The police and the Office of the Attorney General have so far failed to press charges against any senior political or administrative figure over the Daphne Caruana Galiza murder, corruption or money laundering, despite a string of arrests giving the impression that justice might soon be served.
The high profile asset freezes, arrests and interrogations of those at the helm of government (see list) have not led to any prosecutions. They include former Prime Minister Joseph Muscat, his Chief of Staff Keith Schembri, several top officials in the police force including former Police Commissioner Lawrence Cutajar, and those at the centre of scandals and money laundering allegations, particularly Nexia BT partners Brian Tonna, Karl Cini and Manuel Castagna.
Legal experts have told The Shift that incriminating evidence has already been revealed in a number of ongoing cases in court, which should by implication lead to formal charges.
“So far it’s all smoke and no fire,” a leading criminal lawyer said.
“Police questioning is one thing and charges are another. In certain cases, such as money laundering, it is exceedingly difficult for the police to prove a case and there might be some difficulty to press charges,” he said. “However, in other instances, like when it comes to obstruction of justice, the situation is much clearer.”
The Parliamentary Assembly of the Council of Europe’s Special Rapporteur Pieter Omtzigt also noted in his final report: “Despite new laws, new officials, and even a few arrests, no-one has been prosecuted – it’s as simple as that”.
The police call Schembri in for questioning every few months giving the impression that work is progressing. Yet no formal charges have been made. Meanwhile, his phone which may contain critical evidence remains ‘missing’.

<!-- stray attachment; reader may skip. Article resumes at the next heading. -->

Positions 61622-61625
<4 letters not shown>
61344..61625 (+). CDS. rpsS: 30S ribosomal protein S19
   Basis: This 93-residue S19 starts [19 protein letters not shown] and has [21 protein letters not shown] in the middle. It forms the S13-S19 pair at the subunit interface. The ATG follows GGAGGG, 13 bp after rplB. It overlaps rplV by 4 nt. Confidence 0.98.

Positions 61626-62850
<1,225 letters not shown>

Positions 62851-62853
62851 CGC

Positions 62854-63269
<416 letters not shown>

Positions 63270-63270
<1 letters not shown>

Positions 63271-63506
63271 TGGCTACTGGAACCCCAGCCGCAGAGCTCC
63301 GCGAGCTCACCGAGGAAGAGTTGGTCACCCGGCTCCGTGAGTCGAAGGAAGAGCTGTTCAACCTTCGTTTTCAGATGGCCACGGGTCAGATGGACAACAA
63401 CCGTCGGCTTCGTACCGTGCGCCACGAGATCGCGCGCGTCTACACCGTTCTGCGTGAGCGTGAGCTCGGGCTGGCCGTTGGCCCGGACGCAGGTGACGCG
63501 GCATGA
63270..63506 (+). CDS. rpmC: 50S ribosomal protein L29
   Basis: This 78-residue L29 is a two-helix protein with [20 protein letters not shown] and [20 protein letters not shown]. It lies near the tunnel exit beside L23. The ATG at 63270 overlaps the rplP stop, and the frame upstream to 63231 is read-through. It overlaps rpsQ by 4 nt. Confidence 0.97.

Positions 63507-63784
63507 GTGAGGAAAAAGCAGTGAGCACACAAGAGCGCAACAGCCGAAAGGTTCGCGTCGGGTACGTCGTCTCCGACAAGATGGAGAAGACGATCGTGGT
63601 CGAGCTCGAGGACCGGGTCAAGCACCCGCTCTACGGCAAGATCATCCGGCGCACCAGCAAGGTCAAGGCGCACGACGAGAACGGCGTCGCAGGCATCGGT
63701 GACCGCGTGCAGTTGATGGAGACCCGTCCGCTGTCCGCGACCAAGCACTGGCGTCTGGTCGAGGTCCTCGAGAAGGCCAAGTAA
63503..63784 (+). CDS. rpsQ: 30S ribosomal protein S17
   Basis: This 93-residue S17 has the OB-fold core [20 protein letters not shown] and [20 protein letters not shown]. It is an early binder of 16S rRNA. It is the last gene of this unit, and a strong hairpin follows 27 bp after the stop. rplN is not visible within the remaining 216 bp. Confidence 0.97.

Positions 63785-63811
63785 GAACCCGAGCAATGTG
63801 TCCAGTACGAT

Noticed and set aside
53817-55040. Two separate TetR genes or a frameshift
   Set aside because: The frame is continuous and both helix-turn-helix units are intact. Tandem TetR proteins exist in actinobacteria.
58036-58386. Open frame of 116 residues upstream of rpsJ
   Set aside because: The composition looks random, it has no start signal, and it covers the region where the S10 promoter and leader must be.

Following Yorgen Fenech’s arrest, the man now accused of commissioning Caruana Galizia’s murder said that it was Keith Schembri who was the ‘real’ mastermind. This remains an open question as police interrogations drag on.
As more evidence emerges in court, pressure is mounting on Police Commissioner Angelo Gafa’ who had declared that he would not shy away from taking the necessary action against those in power if necessary.
Schembri has been named in ongoing court cases, including in the compilation of evidence against Fenech, that he was informed of classified police information about the investigation into the murder and that he was passing on sensitive information to Fenech.
The former chief of staff was also exposed as having been the source of ‘dirt’ leaked to the media with the aim of spinning a different narrative and obstructing the investigation. And Adrian Vella, the doctor for Keith Schembri and Yorgen Fenech, said under oath that it was the former chief of staff who had passed on a note to Fenech, while in police custody, to derail investigations and shift the blame on others. Schembri, also under oath, denied it.
Schembri was also the subject of a magisterial inquiry concluded in September 2020, three years after it was launched in the aftermath of the Panama Papers, on alleged kickbacks from the sale of passports from Nexia BT’s Brian Tonna. The conclusions of the inquiry remain undisclosed.
Another inquiry focusing on Schembri regarding the alleged transfer of some $650,000 to the former Times of Malta Managing Director Adrian Hillman, again exposed by Caruana Galizia, remains open more than three years after it was launched.
“Although the police seem to be giving the impression that things are moving, this might all be just a show for international institutions, such as Moneyval, to influence important outcomes for the country. Still, it’s only prosecutions that matter and there are instances where its necessity is now glaring,” another legal source told The Shift.
Beyond Schembri, others remain under a cloud of suspicion, including Joseph Muscat who the police said was in regular communication with Fenech while knowing that he was a suspect in the assassination investigation.
Neither did the police accuse their own former Deputy Commissioner Silvio Valletta, even though officials under oath indicated that he was also passing on information about the investigations to Fenech.